A second person died of the coronavirus in New Zealand after the country’s prime minister, Jacinda Ardern, claimed to successfully fight back against the disease.
The woman in her 90s died of the virus on Thursday while receiving care at Burwood Hospital in Christchurch.
She had a number of additional health problems when she was admitted to hospital.
The woman died without the comfort of relatives because of the level four restrictions of the country.
The days before her death her family was not allowed to go to the hospital, but the medical staff sat next to her.
The woman had only recently tested positive for coronavirus and was among the 20 residents of Rosewood Rest Home and Hospital who were transported to Burwood Hospital earlier this week.
The death comes after Ms. Ardern praised New Zealanders on Thursday for setting up a “defensive wall” that “broke the transmission chain” after the country moved quickly to impose a lockdown.
The death toll in New Zealand has risen to two after a woman in her nineties tragically died of coronavirus on Thursday after Prime Minister Jacinda Ardern claimed the country won the war on the virus
The prime minister said the country had already “turned a corner” six weeks after the epidemic reached New Zealand.
Closing measures could be softened in just over a week, Ardern said, opening the door for some people to return to work if their employers can guarantee social distance.
Two other New Zealanders are currently in a critical condition, including five undergoing intensive care.
After a series of three days with lower daily cases were reported, NZ recorded a small increase in cases on Good Friday.
Reported coronavirus numbers in New Zealand increased from 29 on Thursday to 44 on Friday, bringing the national census to 1283.
In a Friday update, Caroline McElnay, director of public health, said the spike showed that New Zealand couldn’t be “too complacent” in its response to the virus.
New Zealand only confirmed its first case on February 26, but closed its borders on March 19 and began full closure on March 26.
Australia has also flattened the curve, with both countries conducting more widespread tests than Britain or the United States.
In an update on Friday, the director of public health, Dr. Caroline McElnay (pictured), which showed the peak of 44 cases that New Zealand couldn’t be ‘too complacent’ in its response to the virus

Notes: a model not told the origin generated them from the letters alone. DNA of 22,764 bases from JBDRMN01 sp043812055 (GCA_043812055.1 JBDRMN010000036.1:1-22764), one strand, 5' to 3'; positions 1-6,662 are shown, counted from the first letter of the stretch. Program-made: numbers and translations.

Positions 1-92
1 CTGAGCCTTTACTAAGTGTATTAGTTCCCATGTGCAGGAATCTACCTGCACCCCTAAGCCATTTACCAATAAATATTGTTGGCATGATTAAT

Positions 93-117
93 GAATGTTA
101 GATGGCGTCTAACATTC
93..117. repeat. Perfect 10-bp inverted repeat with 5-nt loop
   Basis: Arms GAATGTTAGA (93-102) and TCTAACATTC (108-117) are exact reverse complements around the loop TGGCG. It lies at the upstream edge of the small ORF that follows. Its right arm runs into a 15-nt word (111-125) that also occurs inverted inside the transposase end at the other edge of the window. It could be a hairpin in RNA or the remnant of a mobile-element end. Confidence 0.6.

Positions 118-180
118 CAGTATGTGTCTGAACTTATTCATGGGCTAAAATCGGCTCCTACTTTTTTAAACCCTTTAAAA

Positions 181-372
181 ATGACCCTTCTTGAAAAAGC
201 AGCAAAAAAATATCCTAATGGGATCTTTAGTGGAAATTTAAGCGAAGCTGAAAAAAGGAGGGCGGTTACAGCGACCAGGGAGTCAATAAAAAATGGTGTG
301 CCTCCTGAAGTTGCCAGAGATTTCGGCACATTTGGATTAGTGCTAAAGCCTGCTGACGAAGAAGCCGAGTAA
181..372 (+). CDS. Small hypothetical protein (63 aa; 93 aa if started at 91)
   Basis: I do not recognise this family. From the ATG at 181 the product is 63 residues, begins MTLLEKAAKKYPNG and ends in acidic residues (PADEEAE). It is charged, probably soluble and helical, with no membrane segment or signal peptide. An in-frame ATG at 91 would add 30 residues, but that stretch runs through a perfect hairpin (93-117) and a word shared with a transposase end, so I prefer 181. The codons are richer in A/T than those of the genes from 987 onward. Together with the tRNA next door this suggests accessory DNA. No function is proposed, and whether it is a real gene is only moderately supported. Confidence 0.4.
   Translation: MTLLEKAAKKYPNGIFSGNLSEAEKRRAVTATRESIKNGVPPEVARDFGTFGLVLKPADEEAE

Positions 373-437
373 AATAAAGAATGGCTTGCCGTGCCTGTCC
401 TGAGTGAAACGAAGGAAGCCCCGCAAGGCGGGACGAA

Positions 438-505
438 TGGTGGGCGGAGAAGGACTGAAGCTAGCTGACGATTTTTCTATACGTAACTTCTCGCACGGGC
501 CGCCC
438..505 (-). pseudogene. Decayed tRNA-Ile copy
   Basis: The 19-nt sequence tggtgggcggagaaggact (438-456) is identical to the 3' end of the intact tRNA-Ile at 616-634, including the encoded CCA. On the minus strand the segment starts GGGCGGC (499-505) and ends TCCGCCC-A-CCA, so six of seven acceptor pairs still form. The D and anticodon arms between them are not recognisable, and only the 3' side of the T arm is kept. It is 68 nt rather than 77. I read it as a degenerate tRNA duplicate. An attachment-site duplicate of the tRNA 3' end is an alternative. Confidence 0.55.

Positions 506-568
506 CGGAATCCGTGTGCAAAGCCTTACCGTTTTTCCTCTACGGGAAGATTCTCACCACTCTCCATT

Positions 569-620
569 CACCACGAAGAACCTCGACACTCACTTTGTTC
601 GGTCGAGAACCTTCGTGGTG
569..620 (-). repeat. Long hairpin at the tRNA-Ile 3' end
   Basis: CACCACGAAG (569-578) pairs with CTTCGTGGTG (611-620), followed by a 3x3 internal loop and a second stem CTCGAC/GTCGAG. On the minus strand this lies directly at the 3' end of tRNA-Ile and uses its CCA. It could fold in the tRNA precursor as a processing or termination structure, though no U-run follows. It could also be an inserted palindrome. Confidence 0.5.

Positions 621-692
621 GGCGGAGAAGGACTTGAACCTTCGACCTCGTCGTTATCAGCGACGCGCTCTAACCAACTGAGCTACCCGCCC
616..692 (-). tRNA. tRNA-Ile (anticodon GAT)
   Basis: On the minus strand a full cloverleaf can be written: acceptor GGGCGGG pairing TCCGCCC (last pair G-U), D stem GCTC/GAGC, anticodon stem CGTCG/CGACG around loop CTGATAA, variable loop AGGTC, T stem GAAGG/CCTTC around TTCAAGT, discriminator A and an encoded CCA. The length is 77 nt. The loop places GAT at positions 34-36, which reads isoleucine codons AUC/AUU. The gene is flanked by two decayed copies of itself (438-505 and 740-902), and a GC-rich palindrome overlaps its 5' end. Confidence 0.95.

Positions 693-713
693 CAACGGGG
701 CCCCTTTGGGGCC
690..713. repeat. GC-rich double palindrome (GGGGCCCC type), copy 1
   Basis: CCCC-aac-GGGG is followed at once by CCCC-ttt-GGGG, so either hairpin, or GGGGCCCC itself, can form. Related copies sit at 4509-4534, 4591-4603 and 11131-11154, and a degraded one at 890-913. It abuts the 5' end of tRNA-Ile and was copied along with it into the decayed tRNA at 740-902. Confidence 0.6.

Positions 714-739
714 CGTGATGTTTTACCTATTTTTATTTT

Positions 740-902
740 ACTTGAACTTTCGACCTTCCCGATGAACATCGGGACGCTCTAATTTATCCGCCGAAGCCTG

This chart shows the daily number of coronavirus cases recorded in New Zealand every day (in yellow), according to figures from the Department of Health. The red line shows the declining growth rate in virus cases
This chart shows the flattening curve in Australia, where drastic measures were imposed at an earlier stage than much of Europe
This chart shows the equivalent figures for the UK. By the time Boris Johnson imposed a lockdown, thousands of cases had already been confirmed in Britain
How Australia and New Zealand Lead the Test
Population: 25.7 million
Rate: one in 80 people
Population: 5.0 million
Rate: one in 97 people
Population: 329.5 million
Rate: one in 149 people
Population: 66.4 million
Rate: one in 235 people
On Thursday, Ardern praised New Zealanders for “saving lives” by obeying government rules in the first half of a four-week blockade.
“Halfway through, I have no hesitation in saying that what New Zealanders have done in the past two weeks is enormous,” she said.
“In light of the greatest threat to human health we’ve seen in over a century, Kiwis have quietly and collectively implemented a nationwide defense wall.
“You break the transmission chain. And you did it. ‘
She warned against complacency and added, “When we go to Easter, I thank you and your bubble.
“We have what we need to win this marathon. You have remained calm, you have been strong, you have saved lives and now we must continue. ‘
Ardern says her government will decide on April 20 whether to extend or lift the lockdown, which ends at midnight on April 22.
New Zealand is currently at the highest warning level 4, but Ardern said ministers could decide to move it to level 3.
Under level 3, people are generally not ordered to stay at home, although public buildings are still being closed and mass gatherings canceled.
Travel would be more limited “in areas with clusters or community transfers” than in general, and “should close some non-essential businesses” rather than all.
“Ask if it is possible for your company to take social distance. Can you build in contact tracking tools or mechanisms to track your supply train and customers? Ardern asked today, saying that next week there would be “more detailed guidance” on what a relaxation of restrictions would look like.
New Zealand already started testing for the virus on January 22, although it only confirmed a positive case on February 26.
The government then began drastic measures in the area of public health in mid-March, even though there were relatively few cases of the disease.